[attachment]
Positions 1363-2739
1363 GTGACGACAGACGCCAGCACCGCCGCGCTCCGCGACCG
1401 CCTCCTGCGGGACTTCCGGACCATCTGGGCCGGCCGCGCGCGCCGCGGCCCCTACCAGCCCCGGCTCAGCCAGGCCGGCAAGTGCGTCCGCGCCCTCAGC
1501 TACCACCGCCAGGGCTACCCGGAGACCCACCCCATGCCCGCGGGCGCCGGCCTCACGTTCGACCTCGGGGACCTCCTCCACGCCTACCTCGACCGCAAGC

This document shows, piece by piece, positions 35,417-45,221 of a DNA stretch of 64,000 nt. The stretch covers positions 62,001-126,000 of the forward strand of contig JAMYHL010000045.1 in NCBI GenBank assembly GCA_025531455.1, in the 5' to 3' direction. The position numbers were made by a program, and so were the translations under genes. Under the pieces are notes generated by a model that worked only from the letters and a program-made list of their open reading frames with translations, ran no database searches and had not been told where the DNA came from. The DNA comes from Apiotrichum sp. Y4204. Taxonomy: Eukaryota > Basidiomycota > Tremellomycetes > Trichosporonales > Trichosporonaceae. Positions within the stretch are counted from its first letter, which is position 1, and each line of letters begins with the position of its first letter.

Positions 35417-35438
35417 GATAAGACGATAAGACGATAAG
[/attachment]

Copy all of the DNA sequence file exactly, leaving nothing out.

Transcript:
Positions 1363-2739
1363 GTGACGACAGACGCCAGCACCGCCGCGCTCCGCGACCG
1401 CCTCCTGCGGGACTTCCGGACCATCTGGGCCGGCCGCGCGCGCCGCGGCCCCTACCAGCCCCGGCTCAGCCAGGCCGGCAAGTGCGTCCGCGCCCTCAGC
1501 TACCACCGCCAGGGCTACCCGGAGACCCACCCCATGCCCGCGGGCGCCGGCCTCACGTTCGACCTCGGGGACCTCCTCCACGCCTACCTCGACCGCAAGC

This document shows, piece by piece, positions 35,417-45,221 of a DNA stretch of 64,000 nt. The stretch covers positions 62,001-126,000 of the forward strand of contig JAMYHL010000045.1 in NCBI GenBank assembly GCA_025531455.1, in the 5' to 3' direction. The position numbers were made by a program, and so were the translations under genes. Under the pieces are notes generated by a model that worked only from the letters and a program-made list of their open reading frames with translations, ran no database searches and had not been told where the DNA came from. The DNA comes from Apiotrichum sp. Y4204. Taxonomy: Eukaryota > Basidiomycota > Tremellomycetes > Trichosporonales > Trichosporonaceae. Positions within the stretch are counted from its first letter, which is position 1, and each line of letters begins with the position of its first letter.

Positions 35417-35438
35417 GATAAGACGATAAGACGATAAG